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The future of psychotherapy: reflecting the way we live in our land.

Roy A Bowden

It is possible to honour tradition as well as contemplate a radical review of practice enabling all our clients to enhance their lives. In New Zealand the impact of geographical and social environments, culturally based principles and spiritual beliefs has led us to ask crucial questions regarding ways to assist people. Our sensitivity to those who were born in our land, the importance of indigenous culture and the needs of those who immigrate to New Zealand is helping us build new language, new concepts and new expectations for psychotherapeutic process. The process of adding to psychotherapeutic knowledge by reviewing practice which has served us well has led to the development of new ways of working. We have found some basic principles which guide exploration and creative thinking and some of us have controversial ideas which challenge current definitions of psychotherapy. When we open ourselves to new imagery, expand beyond defined psychologically based narratives and perceive each element as interconnected we find innovative ways to connect. As psychotherapy changes in New Zealand it is more inclusive of allied health professions and establishes closer links with people who are disenfranchised or excluded from the opportunities more accessible to others. This paper suggests new perspectives and highlights pathways practitioners in other countries might find useful to contemplate.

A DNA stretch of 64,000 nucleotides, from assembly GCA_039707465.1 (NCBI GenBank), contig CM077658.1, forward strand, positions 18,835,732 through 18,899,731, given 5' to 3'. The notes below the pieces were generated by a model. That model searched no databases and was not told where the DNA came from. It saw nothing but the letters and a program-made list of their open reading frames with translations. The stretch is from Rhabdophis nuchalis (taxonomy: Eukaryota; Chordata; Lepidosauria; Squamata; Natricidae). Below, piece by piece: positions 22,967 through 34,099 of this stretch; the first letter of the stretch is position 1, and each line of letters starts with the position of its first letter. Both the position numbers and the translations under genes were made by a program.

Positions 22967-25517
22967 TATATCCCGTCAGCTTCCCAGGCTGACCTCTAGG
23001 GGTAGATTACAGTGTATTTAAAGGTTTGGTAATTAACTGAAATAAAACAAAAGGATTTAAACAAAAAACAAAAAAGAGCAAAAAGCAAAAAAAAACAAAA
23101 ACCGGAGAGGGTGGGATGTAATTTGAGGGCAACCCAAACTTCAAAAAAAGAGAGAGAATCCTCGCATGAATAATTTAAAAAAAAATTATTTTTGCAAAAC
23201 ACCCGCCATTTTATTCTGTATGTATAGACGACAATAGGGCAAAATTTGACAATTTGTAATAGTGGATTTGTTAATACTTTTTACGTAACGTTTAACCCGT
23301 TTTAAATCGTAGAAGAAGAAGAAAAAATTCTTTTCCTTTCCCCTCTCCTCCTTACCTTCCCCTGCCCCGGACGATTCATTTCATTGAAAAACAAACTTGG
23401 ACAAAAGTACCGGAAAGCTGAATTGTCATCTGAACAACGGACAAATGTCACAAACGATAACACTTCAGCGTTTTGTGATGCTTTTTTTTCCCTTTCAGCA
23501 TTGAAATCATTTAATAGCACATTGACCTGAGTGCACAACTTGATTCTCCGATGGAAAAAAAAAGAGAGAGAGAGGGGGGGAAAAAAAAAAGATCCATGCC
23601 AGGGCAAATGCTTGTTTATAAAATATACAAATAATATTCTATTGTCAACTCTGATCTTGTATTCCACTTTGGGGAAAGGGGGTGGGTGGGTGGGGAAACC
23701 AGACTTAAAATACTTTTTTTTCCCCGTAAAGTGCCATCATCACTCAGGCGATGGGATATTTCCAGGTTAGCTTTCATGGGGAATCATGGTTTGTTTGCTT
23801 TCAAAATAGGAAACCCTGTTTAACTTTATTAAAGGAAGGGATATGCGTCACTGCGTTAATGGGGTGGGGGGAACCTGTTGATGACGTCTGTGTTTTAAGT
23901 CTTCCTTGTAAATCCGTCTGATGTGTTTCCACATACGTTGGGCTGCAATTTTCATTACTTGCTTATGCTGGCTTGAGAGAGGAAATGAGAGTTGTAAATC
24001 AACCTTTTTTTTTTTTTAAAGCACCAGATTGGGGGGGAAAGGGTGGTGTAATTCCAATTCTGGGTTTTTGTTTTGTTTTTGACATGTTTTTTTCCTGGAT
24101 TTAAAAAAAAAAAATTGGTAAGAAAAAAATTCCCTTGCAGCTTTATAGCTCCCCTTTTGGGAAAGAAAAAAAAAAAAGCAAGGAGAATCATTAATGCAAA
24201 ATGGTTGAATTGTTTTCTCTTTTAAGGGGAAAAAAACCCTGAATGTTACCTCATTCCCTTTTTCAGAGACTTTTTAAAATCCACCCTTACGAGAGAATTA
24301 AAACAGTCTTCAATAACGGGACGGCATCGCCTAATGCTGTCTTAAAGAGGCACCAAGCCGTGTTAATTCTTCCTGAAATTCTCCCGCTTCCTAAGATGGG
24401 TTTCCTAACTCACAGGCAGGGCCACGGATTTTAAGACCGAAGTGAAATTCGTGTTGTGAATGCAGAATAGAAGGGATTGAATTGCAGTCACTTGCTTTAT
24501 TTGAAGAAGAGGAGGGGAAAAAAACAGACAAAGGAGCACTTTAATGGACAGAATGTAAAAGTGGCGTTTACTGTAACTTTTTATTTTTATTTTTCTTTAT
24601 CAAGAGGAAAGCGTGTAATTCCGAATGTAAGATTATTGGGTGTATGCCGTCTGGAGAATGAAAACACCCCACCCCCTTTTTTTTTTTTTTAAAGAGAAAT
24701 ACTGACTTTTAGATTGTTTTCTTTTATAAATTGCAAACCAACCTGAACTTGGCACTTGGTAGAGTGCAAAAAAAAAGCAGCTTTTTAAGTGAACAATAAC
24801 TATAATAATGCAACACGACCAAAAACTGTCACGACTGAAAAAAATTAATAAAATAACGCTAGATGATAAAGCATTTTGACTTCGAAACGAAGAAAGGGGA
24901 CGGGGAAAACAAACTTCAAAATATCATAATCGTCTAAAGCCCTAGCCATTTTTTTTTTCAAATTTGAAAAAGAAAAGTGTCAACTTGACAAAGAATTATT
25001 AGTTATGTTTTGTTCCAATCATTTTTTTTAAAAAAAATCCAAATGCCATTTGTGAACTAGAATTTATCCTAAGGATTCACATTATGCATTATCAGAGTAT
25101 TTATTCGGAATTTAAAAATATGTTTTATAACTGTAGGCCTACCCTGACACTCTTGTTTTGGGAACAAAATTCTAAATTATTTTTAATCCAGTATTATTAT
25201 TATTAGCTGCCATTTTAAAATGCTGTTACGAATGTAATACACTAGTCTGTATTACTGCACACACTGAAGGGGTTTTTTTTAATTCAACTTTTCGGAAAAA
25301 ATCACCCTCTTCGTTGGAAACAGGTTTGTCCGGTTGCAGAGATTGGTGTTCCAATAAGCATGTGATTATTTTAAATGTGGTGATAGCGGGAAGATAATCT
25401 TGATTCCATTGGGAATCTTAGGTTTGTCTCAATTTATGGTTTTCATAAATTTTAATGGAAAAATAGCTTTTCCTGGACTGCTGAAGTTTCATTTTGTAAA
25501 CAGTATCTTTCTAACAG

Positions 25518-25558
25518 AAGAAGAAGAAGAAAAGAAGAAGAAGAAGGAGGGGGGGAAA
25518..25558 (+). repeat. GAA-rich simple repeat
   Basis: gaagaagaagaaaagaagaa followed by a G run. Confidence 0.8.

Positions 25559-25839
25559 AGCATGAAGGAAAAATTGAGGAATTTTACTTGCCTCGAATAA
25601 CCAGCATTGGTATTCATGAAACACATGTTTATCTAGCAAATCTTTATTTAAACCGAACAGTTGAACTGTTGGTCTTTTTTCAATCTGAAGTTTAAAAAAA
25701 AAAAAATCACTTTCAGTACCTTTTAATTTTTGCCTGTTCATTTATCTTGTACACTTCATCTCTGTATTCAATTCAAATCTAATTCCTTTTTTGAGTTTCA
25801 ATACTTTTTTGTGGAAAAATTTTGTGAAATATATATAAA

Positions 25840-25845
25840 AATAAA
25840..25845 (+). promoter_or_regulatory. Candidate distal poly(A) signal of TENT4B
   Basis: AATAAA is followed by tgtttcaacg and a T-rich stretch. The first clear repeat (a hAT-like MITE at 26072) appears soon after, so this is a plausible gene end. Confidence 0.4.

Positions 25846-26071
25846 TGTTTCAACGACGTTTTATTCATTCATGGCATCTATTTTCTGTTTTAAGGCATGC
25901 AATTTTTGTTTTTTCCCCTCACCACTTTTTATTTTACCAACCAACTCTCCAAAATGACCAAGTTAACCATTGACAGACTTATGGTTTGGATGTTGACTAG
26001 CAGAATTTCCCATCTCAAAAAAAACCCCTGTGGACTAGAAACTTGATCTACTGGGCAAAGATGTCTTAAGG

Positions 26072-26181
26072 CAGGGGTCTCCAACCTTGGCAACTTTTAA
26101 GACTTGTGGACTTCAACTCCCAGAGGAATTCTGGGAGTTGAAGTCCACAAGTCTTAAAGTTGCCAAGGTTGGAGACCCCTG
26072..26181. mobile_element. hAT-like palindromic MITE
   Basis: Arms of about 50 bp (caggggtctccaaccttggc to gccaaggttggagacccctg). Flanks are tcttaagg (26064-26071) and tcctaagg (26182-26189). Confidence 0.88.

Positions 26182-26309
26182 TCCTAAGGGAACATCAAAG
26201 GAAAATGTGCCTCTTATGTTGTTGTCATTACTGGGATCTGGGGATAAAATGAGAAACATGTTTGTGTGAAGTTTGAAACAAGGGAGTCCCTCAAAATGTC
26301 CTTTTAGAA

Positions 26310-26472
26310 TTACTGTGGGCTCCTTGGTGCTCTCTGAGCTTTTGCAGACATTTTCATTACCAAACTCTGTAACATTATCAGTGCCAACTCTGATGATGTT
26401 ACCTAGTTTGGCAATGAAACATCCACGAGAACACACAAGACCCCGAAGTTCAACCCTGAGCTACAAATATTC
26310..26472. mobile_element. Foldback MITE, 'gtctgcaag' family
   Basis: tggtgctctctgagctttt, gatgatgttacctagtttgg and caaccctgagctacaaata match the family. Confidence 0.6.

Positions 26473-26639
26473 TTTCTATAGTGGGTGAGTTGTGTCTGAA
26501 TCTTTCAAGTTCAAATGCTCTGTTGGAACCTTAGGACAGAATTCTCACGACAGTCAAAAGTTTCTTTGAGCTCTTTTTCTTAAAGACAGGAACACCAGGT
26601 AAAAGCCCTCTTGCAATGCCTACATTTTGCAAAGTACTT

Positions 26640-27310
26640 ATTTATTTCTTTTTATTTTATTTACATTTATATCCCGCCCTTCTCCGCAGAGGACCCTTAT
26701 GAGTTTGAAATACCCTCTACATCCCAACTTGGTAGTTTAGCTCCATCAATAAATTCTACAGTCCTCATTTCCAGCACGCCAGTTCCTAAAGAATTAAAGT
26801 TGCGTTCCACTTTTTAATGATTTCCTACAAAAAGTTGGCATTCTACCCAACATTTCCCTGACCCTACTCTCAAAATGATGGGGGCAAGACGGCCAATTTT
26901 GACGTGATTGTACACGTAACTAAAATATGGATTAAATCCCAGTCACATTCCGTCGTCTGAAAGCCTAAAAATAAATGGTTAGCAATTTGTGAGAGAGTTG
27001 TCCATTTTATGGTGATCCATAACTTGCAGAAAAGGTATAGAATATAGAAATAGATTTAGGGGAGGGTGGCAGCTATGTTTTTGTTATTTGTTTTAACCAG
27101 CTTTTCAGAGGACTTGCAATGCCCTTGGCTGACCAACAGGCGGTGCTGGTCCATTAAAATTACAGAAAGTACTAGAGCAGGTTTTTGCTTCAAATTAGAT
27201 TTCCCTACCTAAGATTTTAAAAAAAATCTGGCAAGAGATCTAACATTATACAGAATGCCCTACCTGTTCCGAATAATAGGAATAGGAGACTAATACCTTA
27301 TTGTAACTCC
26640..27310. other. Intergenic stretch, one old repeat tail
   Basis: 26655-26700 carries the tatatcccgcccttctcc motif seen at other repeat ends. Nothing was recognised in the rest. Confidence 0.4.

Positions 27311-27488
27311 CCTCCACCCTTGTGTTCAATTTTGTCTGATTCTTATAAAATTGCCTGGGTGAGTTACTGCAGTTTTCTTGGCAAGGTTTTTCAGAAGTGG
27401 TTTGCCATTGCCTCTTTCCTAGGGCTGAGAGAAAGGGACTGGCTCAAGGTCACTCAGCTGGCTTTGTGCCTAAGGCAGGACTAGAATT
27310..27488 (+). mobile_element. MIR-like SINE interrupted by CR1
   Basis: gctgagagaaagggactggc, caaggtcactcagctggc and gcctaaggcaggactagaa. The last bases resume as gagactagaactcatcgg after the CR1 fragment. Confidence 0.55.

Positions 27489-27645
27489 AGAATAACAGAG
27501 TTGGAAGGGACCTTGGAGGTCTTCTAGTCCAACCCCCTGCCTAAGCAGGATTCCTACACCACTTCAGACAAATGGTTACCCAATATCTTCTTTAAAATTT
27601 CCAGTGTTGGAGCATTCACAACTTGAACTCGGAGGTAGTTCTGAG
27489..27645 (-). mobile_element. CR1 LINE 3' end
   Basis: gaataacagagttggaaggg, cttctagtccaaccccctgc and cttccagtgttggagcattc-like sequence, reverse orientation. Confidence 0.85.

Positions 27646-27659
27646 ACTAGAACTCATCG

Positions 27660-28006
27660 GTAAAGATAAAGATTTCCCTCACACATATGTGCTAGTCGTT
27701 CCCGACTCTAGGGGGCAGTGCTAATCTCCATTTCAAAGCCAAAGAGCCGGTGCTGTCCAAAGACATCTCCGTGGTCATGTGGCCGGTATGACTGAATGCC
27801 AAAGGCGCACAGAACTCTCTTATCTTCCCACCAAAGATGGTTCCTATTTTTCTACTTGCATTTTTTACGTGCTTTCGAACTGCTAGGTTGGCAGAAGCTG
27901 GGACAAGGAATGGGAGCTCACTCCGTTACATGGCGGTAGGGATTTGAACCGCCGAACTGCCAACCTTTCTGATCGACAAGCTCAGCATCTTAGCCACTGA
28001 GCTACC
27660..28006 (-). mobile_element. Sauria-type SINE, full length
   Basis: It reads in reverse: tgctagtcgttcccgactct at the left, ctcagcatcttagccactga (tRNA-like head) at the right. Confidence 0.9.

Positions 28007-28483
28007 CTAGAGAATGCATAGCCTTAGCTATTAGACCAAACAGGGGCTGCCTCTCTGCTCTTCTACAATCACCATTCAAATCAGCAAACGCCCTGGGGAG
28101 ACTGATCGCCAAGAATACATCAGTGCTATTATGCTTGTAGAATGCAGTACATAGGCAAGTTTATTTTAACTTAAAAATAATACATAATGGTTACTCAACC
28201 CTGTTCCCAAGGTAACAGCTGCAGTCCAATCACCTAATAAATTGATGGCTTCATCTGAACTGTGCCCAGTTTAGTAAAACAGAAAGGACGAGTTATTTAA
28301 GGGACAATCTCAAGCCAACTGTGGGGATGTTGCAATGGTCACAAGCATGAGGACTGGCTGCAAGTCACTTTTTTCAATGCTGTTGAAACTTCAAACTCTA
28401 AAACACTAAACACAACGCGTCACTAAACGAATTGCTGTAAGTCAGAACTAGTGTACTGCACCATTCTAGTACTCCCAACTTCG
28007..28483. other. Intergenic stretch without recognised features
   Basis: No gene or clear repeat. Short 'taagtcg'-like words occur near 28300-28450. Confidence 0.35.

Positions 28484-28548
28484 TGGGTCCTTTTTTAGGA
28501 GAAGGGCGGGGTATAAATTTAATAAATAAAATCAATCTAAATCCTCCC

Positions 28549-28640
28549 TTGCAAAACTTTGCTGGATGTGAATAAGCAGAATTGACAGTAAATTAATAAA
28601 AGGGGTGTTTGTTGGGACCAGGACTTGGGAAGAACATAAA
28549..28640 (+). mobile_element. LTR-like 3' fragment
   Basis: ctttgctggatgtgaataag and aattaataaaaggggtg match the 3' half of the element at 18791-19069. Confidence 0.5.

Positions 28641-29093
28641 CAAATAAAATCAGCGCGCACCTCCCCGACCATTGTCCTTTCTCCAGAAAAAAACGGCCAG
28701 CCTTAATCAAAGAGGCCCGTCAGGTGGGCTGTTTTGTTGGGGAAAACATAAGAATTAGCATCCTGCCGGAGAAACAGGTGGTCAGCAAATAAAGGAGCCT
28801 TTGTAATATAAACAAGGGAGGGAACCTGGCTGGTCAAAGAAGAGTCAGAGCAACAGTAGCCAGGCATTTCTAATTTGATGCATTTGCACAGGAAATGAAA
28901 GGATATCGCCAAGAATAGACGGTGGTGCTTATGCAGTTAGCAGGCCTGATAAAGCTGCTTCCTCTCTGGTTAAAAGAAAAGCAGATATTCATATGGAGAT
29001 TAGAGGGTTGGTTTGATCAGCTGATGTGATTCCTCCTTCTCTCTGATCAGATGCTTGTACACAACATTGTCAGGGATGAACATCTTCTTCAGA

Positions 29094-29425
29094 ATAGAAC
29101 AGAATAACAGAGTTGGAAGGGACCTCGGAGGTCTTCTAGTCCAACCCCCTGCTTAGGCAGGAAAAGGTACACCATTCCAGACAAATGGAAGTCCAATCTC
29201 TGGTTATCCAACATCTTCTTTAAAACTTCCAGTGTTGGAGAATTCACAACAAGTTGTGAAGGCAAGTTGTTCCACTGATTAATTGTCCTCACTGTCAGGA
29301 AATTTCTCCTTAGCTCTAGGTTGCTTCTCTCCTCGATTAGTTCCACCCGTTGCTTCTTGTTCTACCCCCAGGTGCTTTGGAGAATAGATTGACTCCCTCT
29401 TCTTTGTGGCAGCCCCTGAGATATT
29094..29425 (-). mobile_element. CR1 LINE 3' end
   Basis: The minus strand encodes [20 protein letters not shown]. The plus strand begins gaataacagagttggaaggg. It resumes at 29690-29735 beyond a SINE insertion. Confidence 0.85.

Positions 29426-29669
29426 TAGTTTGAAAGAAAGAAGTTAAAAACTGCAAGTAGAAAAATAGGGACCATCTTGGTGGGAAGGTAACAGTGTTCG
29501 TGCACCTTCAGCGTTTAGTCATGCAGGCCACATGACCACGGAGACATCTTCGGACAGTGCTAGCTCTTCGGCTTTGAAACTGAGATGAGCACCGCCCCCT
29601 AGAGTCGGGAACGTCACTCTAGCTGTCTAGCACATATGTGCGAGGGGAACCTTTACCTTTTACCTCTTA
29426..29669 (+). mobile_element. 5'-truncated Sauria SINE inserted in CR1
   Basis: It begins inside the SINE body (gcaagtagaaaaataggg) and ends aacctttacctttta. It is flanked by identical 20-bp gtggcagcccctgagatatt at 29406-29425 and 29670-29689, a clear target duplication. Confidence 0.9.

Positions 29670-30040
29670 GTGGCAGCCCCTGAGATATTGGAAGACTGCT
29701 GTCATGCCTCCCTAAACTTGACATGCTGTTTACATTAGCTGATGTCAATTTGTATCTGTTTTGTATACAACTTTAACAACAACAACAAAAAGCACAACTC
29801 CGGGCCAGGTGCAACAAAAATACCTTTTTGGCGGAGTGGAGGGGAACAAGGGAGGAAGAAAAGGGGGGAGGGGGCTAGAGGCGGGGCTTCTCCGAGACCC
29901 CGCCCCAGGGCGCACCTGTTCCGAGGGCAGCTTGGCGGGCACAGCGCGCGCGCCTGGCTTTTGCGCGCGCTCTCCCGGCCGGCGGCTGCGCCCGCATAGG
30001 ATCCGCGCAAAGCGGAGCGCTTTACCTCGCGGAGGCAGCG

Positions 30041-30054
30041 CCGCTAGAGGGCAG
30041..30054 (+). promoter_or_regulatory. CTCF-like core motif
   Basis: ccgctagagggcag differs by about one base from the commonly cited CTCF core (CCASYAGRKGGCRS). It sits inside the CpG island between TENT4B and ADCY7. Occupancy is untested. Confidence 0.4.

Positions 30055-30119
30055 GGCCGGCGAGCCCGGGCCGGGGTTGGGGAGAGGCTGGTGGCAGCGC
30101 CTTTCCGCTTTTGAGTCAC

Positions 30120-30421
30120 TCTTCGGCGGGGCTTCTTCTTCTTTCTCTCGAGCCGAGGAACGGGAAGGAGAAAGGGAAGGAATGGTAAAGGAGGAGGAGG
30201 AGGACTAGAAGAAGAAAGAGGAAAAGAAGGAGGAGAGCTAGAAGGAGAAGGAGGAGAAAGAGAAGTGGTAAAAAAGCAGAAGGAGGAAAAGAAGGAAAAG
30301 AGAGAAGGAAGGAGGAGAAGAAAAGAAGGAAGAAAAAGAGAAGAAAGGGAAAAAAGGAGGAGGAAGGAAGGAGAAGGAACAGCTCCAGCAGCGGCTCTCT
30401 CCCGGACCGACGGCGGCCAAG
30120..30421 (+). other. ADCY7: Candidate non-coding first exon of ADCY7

24-28 August 2011 Sydney Convention and Exhibition Centre
Darling Harbour, Australia.
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Roy A Bowden
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Roy A Bowden

Roy A.  Bowden is a former president of the New Zealand Association of Psychotherapists and a board member on the World Council for Psychotherapy. He has been a keynote speaker at World Council conferences focusing on the way psychotherapy meets the needs of people in different cultures and the relevance of modality based psychotherapies in ever changing global environments. His book, A Psychotherapist Sings in Aotearoa, challenges traditional psychodynamic views in New Zealand. His published works call for psychotherapy theory and practice to be built from within cultural settings. Roy has been a Senior Lecturer in Social Work and Social Policy at Massey University, the Head of School for Counselling degree programmes at the Wellington Institute of Technology, a national trainer for couple therapists in Relationship Services, a former clergyman and a trained social auditor. Since establishing the first university based Certificate in Social Work Supervision Roy has maintained an interest in mentoring health professionals in a variety of practice settings. Roy is currently on the professional practice ethics committee for the New Zealand Psychotherapy Association, in private practice as a couples counsellor, a consultant to social agencies and a trainer for practitioners in health and welfare organisations.

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